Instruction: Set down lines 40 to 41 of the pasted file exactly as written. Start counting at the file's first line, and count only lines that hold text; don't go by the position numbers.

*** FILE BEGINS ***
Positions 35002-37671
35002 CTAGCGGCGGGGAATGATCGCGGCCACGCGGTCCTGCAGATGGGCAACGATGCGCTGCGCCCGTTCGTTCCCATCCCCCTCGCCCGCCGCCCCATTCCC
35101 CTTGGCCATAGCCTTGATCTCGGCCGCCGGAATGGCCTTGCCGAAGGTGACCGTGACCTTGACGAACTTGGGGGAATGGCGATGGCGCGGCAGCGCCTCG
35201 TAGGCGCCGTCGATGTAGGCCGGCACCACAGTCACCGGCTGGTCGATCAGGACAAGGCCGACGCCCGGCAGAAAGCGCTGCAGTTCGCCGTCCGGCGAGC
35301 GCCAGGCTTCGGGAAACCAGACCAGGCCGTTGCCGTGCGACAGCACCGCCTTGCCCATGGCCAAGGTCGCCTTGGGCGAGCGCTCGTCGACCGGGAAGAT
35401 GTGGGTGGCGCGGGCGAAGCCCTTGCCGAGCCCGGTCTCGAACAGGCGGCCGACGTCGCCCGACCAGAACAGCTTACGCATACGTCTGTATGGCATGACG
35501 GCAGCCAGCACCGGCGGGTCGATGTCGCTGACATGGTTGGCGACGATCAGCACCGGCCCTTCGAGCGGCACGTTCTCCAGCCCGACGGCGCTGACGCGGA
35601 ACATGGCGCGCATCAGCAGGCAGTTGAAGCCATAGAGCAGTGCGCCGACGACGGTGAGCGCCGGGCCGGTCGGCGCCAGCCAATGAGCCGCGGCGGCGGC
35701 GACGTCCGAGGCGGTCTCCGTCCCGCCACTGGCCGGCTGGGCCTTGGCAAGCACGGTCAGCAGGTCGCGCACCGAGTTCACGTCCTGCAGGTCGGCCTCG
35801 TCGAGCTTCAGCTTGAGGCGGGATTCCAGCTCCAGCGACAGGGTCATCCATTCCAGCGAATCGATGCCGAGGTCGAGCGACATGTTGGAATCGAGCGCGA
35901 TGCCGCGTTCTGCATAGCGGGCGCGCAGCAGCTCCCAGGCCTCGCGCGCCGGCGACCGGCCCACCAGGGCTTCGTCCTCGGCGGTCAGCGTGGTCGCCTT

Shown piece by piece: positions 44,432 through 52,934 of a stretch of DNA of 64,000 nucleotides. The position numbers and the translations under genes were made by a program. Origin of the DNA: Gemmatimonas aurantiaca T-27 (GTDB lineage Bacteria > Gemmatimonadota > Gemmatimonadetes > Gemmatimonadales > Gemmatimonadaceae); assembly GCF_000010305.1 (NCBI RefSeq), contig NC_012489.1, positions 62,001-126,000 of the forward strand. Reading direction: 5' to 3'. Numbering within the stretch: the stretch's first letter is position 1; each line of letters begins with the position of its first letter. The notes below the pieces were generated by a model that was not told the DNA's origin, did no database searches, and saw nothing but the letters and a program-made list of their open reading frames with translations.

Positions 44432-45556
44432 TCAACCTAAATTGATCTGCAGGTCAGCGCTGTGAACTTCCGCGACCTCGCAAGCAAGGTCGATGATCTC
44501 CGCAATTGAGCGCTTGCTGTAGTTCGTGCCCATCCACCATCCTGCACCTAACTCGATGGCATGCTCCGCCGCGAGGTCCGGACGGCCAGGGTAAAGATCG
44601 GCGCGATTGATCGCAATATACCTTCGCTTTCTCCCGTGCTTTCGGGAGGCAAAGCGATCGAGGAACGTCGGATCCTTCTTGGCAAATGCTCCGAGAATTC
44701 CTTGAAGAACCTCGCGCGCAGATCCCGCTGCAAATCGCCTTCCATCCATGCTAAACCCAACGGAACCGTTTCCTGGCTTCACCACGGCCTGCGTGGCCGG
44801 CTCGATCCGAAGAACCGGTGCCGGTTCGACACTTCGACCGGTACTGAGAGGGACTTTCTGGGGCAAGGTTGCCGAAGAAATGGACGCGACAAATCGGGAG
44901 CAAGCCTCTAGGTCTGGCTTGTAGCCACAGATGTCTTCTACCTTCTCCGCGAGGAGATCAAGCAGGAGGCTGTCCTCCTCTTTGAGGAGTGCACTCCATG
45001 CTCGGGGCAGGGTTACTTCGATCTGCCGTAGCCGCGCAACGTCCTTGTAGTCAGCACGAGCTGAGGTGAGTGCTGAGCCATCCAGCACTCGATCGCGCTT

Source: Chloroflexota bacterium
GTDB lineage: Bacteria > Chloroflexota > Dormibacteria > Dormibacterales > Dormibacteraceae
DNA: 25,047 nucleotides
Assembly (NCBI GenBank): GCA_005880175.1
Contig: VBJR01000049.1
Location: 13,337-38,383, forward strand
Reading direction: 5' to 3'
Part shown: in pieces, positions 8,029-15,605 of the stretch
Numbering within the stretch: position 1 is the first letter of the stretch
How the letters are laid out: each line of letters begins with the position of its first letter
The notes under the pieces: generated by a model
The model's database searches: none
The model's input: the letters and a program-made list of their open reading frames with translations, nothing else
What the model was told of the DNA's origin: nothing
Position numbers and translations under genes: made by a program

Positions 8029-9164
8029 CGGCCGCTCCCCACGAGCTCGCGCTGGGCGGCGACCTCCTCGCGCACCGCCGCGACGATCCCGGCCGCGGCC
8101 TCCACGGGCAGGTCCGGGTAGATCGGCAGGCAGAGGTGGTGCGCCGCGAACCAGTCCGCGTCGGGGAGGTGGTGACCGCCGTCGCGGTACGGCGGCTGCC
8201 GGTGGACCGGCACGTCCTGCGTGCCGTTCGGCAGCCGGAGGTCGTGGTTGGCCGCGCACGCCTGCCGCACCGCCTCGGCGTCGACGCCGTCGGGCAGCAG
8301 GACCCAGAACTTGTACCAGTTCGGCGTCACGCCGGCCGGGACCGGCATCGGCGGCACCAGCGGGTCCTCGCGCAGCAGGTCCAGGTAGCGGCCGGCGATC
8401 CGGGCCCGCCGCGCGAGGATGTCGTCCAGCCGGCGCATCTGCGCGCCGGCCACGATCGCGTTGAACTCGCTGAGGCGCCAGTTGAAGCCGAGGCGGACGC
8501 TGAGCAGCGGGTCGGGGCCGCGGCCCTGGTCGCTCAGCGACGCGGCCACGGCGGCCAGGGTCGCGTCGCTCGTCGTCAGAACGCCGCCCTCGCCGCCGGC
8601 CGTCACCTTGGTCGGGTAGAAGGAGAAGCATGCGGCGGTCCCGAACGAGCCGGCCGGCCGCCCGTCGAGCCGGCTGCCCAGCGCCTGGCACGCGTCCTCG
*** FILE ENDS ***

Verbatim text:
8301 GACCCAGAACTTGTACCAGTTCGGCGTCACGCCGGCCGGGACCGGCATCGGCGGCACCAGCGGGTCCTCGCGCAGCAGGTCCAGGTAGCGGCCGGCGATC
8401 CGGGCCCGCCGCGCGAGGATGTCGTCCAGCCGGCGCATCTGCGCGCCGGCCACGATCGCGTTGAACTCGCTGAGGCGCCAGTTGAAGCCGAGGCGGACGC